Teaching in a tin can is bad for the health

Handy for Michael Gove that a report, very much at odds with the existing literature, should come out just as he needs to show that all that money spent on refurbishing and rebuilding schools was wasted ("Make do, don't mend", 2 December).

I don't think many of us expected that the #163;235m construction of Portcullis House to provide office space for just 213 MPs would actually improve their performance. The MPs felt they were entitled to go about their work in something better than a Dickensian cupboard and HM Government made sure they got it.

I feel the same about the pupils and staff at my primary school. The old building, an uninsulated, aluminium-framed construction with high, single-glazed windows, was dreadful to work in. Tropical in summer, freezing in winter, it made huge demands on the forbearance of my staff and children.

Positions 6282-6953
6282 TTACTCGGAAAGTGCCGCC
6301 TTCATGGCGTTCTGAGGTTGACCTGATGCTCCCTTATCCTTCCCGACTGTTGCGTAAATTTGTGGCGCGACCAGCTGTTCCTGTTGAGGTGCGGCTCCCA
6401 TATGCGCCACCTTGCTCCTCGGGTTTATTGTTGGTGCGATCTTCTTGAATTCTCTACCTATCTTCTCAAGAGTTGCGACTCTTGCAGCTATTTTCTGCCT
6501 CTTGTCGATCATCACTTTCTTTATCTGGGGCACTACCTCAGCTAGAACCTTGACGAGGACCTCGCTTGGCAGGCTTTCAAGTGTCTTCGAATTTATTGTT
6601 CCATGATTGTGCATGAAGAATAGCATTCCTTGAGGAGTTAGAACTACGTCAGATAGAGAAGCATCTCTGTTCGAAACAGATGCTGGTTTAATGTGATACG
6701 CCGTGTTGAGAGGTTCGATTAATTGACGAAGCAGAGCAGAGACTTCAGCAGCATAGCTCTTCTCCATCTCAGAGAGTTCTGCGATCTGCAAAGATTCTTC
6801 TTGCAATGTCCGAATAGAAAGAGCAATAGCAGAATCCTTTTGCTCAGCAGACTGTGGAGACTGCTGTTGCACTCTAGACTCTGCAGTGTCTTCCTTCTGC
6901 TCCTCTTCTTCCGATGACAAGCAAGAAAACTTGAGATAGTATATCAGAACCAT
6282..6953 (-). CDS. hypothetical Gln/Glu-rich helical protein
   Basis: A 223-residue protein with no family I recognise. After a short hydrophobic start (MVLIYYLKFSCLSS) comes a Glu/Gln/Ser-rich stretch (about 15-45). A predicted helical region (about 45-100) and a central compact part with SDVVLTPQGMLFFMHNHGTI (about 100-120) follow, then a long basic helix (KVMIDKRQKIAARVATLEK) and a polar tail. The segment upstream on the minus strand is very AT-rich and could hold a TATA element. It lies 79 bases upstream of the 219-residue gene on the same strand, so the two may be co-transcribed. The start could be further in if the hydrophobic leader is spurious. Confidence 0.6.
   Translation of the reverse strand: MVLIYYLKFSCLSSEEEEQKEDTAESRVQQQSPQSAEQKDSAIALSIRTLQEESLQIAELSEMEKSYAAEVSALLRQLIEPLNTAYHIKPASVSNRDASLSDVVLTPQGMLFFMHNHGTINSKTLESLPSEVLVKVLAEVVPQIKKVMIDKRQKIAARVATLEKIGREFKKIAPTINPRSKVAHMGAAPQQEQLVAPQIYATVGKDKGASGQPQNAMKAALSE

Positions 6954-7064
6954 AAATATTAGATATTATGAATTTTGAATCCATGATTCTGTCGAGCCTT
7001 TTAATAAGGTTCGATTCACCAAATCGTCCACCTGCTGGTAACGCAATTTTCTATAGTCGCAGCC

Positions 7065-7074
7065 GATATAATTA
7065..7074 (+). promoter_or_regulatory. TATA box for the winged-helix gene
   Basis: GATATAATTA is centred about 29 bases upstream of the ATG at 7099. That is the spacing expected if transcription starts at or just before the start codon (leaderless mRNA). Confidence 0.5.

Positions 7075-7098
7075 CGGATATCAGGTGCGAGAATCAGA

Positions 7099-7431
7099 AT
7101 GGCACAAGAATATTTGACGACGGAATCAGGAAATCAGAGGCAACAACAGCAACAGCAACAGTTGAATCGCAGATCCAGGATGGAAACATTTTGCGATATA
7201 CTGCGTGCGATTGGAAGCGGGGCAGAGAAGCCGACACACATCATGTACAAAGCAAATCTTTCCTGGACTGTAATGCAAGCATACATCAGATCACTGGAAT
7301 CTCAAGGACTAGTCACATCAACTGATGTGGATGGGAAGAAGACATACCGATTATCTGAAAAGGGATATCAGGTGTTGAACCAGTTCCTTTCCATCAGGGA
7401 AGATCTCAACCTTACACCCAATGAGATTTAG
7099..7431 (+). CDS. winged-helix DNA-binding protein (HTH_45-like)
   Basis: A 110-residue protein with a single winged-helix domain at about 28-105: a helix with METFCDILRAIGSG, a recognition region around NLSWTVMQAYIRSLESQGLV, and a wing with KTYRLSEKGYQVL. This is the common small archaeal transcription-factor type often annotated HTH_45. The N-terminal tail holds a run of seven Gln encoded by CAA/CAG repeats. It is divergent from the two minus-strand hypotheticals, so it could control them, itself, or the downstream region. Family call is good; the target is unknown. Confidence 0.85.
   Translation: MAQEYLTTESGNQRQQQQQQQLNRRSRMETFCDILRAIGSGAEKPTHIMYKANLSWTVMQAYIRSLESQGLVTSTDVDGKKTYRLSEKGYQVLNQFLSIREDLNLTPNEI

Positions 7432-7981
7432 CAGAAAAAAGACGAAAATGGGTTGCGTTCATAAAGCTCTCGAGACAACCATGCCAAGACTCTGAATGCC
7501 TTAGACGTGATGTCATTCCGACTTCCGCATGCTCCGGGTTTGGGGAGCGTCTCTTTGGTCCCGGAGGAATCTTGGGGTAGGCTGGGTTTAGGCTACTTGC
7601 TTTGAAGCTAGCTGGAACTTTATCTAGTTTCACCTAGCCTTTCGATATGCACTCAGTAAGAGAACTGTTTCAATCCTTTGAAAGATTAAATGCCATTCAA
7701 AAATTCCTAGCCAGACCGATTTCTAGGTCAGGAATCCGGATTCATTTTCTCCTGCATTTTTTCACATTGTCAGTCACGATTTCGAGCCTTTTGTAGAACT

Luckily, our funding came through just before the till slammed shut. Phase 1, the infant department, is complete, and my infant staff now work in a warm, comfortable environment. When Phase 2, the junior department, is finished we can look forward to spending the thousands of pounds now wasted on heating bills on the education of the children. Will this improve results? Maybe. Will it improve the health and well-being of every single person who attends my school? Unquestionably.

Kath Coyle, Headteacher, Aintree Davenhill Primary, Sefton.

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